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What is a wide area network? – Definition, Differences, User guide, and more
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What is a wide area network? – Definition, Differences, User guide, and more

Wide area network definition

A wide area network is a network of devices, local area networks (LANs), or metropolitan area networks (MANs) connected through wireless or wired communication lines.

A virtual private network ( VPN ) connects different comprehensive area network sites.

such connections cover large geographic areas and may occur between cities, regions, or even countries.

A WAN is use by large enterprises looking to manage and share information and resources between branch offices.

This type of network is use mainly to connect smaller local area networks.

Although local networks’ data transmission capacities are slower, it allows a larger coverage area to connect.

Internet service providers operate public WANs to provide their customers with access to the Web.

Private wide area networks are mainly set up by companies, for example, to enable cloud services and link together networks of different company sites.

Also You can find more helpful resources at technologybeam

Differences from Local Area Network, Wireless LAN, and Metropolitan Area Network

  • In networking, we find terms similar to WAN, such as WLAN, LAN, and MAN. The technologies behind these terms are related to the Wide Area Network but refer to distinct structures.
  • The main difference between LAN and MAN is WAN size.
  • LAN refers to the interconnection of several computers at the same site (company, household, etc.) to form a network to exchange information or access another network.
  • The data transfer rate of local networks is significantly higher than that of WANs since the distance to be covered much less.
  • MAN stands for Metropolitan Area Network or Metropolitan Network. This network is the big brother of the LAN.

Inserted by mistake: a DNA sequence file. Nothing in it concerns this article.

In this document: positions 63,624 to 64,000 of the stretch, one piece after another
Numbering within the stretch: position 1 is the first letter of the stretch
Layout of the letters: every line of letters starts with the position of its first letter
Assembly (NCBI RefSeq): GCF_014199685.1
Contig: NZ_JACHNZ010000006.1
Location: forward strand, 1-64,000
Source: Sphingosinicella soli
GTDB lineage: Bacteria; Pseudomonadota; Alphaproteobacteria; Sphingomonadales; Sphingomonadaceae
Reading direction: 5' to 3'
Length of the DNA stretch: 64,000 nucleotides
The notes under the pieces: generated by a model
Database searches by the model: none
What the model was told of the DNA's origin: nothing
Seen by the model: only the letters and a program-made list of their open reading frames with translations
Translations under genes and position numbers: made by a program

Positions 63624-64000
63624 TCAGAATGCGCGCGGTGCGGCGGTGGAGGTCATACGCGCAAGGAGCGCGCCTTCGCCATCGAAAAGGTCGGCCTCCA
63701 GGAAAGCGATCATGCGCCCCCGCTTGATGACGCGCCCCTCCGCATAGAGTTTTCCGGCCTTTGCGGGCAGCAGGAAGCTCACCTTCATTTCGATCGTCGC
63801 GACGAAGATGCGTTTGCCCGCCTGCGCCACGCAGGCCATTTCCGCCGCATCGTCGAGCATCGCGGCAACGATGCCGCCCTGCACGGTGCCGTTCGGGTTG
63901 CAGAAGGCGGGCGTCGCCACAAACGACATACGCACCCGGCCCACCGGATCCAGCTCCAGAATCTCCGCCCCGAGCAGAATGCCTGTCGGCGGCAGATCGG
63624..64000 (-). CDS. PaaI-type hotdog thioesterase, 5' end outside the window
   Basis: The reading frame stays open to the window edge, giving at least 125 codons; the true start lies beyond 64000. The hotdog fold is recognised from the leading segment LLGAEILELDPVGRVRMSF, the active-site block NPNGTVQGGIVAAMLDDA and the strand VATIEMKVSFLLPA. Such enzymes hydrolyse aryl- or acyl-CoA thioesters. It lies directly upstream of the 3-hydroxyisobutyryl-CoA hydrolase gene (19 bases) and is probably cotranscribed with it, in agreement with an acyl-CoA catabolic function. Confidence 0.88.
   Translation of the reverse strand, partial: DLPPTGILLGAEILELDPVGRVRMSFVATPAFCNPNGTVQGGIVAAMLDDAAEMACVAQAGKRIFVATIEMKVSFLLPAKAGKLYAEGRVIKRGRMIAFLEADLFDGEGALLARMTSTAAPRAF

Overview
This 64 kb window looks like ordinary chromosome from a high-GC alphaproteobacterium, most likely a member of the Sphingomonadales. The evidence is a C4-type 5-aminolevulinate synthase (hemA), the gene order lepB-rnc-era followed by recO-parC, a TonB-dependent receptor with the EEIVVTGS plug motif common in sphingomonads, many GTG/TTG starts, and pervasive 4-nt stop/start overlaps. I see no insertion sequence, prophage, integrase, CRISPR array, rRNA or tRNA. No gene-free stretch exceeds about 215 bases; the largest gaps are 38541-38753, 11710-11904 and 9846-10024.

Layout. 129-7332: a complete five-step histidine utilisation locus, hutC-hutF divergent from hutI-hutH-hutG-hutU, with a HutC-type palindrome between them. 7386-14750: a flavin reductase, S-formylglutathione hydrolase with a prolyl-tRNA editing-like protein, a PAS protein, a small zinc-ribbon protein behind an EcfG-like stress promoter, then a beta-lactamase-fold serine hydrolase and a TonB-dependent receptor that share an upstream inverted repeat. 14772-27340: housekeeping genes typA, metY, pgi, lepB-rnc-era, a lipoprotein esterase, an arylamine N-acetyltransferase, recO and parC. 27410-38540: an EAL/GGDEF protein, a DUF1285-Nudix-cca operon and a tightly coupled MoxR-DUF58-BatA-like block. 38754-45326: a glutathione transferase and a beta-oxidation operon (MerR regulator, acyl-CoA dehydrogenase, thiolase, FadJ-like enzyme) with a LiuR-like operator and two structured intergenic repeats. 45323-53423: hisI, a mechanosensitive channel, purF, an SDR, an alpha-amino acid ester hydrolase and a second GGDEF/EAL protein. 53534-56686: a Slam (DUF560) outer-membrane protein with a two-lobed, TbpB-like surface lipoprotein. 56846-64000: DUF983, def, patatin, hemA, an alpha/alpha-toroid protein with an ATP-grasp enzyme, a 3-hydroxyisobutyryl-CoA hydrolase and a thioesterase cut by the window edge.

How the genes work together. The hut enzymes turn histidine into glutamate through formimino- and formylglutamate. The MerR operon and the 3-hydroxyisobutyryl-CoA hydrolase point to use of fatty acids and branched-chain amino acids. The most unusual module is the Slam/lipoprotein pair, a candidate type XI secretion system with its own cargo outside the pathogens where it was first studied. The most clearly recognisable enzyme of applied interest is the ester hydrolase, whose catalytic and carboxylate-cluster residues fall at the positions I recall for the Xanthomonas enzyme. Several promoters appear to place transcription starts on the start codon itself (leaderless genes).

• It covers cities and metropolitan areas for a distance of up to 100 kilometers but is still smaller than a WAN.
  • To link several LANs together, the MAN uses fiber.
  • The Wireless Local Area Network (WLAN) is a LAN that is not established via a cable connection.
  • This network utilizes radio waves to allow different computers to communicate or connect to another network, such as the Internet.
  • Like a LAN, a WLAN can therefore be connected to a MAN and then to a WAN.

How does a WAN work?

  1. Since a WAN does not connect individual computers but entire networks, the technology used differs from other types of networks. On the other transfer protocols and concepts of address are used.
  2. WANs use technologies and transfer protocols from layers one to three of the OSI reference model.
  3. A WAN, therefore, works on the physical layer (layer 1), the link layer (layer 2), and the network layer (layer 3).
  4. Wide Area Networks use a uniform addressing scheme. Indeed, with several such networks, the unaddressed sending of data would be inefficient.
  5. Intermediate systems or network nodes such as switches, bridges, and routers ensure that the data packets sent get to the correct address.
  6. Thanks to this hardware, the data packets transmits from one subnet to another.
  7. They are made available to the suitable network participant, whether it is a PC, a smartphone, a TV, or a refrigerator—the technology is based on this process based on the TCP / IP protocol stack.

WAN devices

Despite the multiple types of connections created to form a WAN, these lines rely on similar hardware or software components required to set up a public or private network.

WAN switch

A WAN switch functions as a multi-port Internet network device that operates at the OSI reference model’s data link layer. It is useful in operator networks to switch traffic usage.

Access server

The Functioning of an access point for other nodes in the network, an access server is where the input and output connections are concentrates.

Can configure a physical access server to provide rights to other computers or are not network members.

Modem

A Modem is an abbreviation for Modulator / Demodulator.

It is a piece of hardware responsible for translating digital data into analogue data, enabling data to transmit over phone lines.

CSU / DSU

A channel service unit or device service unit is a computerized interface gadget that gives signal planning to associations between the data terminal equipment (DTE) and the data circuit termination device (DCE). The CSU / DSU deciphers the virtual pitch write for us interface of the DTE to the interface of the DCE.

ISDN terminal adapter

It is necessary to establish a connection between an ISDN Basic Rate Interface Connection (BRIC) and other interfaces;

it functions as an ISDN modem that allows users to connect their device or local network to a terminated dial-up ISDN line.

High-speed interface

It allows integration of DTE and DCE interfaces, allowing high-speed connections of up to 53 Mbps over WAN networks.

It is typically a short-distance feeder link for a LAN router and a T3 line,

 establishing a LAN-WAN connection by operating on the OSI reference model’s physical layer.

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